• I’ve been hit hard enough to be knocked out of my bindings (ski patrol did not pull the person’s pass even though he had been straight lining down the mountain while I stood stopped in plain view at the bottom of the mountain along with a good crowd of other skiers), had a snowboarder plow entirely over the back of my skis while we were both moving along at a good clip down a run this last trip (I didn’t fall, but it was too close for me), and decided I was never skiing Breckinridge again after a boarder blasting out of the trees at head height in front of me almost clipped my helmet because he launched himself into the air with no visibility of the actual run (one of several incidents). Breckinridge scared us both when we last skied there 4 years ago. And Heavenly doesn’t seem to be any better.

Whether resort skiing is indeed more dangerous or not, there’s no question that ski safety is an important issue that needs to be addressed. So what can be done?

Here are a few suggestion, again from members of the forum:

• Limit ticket sales: Require the skier to go online and reserve their spots at least 24 hours in advance. This might help reduce overcrowding.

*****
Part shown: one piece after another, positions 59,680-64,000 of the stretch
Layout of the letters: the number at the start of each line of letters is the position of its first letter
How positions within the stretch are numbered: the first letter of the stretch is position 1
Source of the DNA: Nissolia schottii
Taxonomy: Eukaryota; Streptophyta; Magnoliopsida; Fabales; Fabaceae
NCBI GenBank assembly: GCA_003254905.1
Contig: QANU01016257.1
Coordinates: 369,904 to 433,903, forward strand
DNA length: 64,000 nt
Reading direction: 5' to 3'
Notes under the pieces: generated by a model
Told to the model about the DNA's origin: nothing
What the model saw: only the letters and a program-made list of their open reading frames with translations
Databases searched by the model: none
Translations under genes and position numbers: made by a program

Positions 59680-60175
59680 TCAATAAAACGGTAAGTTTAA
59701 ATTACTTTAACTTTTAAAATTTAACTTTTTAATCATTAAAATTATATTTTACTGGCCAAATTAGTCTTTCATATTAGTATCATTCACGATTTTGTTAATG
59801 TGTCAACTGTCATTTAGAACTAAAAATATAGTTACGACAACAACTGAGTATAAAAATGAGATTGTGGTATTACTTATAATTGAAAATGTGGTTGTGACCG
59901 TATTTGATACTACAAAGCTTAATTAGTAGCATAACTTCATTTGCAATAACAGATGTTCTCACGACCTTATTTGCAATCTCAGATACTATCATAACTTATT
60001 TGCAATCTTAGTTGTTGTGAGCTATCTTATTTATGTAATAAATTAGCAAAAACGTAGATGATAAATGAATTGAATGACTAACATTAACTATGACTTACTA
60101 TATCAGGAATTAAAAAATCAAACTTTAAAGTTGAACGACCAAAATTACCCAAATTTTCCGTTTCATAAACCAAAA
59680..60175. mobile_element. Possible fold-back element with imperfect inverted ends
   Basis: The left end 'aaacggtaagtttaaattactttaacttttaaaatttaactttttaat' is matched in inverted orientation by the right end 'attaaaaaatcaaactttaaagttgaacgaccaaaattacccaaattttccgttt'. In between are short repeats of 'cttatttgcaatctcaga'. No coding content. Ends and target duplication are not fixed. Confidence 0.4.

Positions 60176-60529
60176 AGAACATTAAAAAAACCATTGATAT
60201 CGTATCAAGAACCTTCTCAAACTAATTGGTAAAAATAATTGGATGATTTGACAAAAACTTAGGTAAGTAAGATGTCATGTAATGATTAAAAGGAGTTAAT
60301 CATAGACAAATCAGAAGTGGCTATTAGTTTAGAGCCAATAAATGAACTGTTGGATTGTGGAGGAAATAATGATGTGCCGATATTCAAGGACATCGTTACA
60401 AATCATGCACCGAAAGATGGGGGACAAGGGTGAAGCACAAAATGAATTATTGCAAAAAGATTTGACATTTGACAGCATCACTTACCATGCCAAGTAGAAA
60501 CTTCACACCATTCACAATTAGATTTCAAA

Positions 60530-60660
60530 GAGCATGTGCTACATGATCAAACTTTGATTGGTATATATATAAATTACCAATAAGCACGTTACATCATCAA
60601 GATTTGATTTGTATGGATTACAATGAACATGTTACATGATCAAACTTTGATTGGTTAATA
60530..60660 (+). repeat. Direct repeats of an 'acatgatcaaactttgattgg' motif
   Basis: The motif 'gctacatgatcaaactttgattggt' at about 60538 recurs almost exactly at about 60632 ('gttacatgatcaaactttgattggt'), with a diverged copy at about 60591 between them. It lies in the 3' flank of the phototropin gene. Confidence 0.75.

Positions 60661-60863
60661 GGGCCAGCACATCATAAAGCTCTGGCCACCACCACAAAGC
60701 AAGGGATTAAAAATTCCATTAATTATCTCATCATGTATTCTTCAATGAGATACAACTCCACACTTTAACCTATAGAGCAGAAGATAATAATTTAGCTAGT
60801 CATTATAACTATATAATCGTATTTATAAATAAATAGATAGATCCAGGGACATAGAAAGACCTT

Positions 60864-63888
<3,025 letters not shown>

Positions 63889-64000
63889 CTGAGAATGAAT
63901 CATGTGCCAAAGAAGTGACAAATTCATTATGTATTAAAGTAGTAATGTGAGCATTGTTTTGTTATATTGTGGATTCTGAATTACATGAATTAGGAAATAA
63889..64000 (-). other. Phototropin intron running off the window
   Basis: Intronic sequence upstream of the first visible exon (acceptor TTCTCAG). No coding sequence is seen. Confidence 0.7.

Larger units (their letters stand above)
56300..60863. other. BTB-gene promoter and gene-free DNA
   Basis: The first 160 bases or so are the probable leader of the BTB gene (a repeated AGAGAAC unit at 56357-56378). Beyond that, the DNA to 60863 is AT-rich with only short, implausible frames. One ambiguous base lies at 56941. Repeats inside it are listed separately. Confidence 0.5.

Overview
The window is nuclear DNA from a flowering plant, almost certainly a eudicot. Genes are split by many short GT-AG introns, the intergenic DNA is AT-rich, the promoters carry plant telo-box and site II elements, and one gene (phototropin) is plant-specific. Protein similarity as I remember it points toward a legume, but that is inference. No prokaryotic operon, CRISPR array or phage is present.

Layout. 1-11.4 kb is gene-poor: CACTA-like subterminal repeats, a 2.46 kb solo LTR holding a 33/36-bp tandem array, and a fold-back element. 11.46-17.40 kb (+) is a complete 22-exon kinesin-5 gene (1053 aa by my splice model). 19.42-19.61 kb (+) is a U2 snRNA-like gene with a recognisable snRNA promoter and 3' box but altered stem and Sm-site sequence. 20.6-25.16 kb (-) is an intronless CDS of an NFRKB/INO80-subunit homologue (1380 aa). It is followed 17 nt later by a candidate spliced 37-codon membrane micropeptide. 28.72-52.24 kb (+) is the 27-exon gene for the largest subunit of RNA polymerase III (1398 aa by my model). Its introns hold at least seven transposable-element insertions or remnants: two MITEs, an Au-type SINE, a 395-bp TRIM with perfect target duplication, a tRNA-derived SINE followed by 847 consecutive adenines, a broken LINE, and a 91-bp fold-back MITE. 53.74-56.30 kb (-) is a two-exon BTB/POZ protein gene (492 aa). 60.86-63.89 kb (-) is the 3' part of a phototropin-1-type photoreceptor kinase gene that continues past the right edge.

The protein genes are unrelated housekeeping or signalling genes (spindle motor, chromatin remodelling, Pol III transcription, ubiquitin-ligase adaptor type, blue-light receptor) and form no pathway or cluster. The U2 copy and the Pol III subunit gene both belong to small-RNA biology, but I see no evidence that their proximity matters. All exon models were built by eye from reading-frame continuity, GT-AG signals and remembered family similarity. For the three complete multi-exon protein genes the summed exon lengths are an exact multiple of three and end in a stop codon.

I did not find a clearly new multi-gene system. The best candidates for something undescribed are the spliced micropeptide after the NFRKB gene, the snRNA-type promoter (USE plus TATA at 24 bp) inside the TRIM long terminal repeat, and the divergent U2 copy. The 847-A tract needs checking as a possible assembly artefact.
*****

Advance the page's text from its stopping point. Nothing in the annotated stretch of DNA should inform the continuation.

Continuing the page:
• Require everyone who buys a pass to to go through an interactive safety presentation. Make this mandatory for those under the age of 18 who are skiing unaccompanied; give everyone else $10. off or special lift access for completing the training.

• Hold people accountable and do not tolerate any unsafe behavior. This requires special policing from resort personnel. In Mammoth, patrollers take photos of violators’ passes. Any guest who gets a second offense for speeding (and any employee who gets a first offense) must go through the “Ride Another Day” program in order to get their pass turned back on. That program is a short film (followed by a questionnaire) about a five-year-old girl who was killed by a snowboarder in Montana. The snowboarder also perished in the incident, and it was reported that he was going approximately 50 miles per hour when he collided with the young girl.

• Better regulate/police alcohol and marijuana use. Many on the forum believe that the mix of skiing or riding with alcohol and/or weed, particularly among minors, causes a lot of alarming behavior. No one should be allowed to ski or ride under the influence.

• If you see something, say something. Let resort personnel know when you see unsafe behavior, and make it clear that this is something you will not tolerate. The more we make our feelings known about this, the better.

What do you think?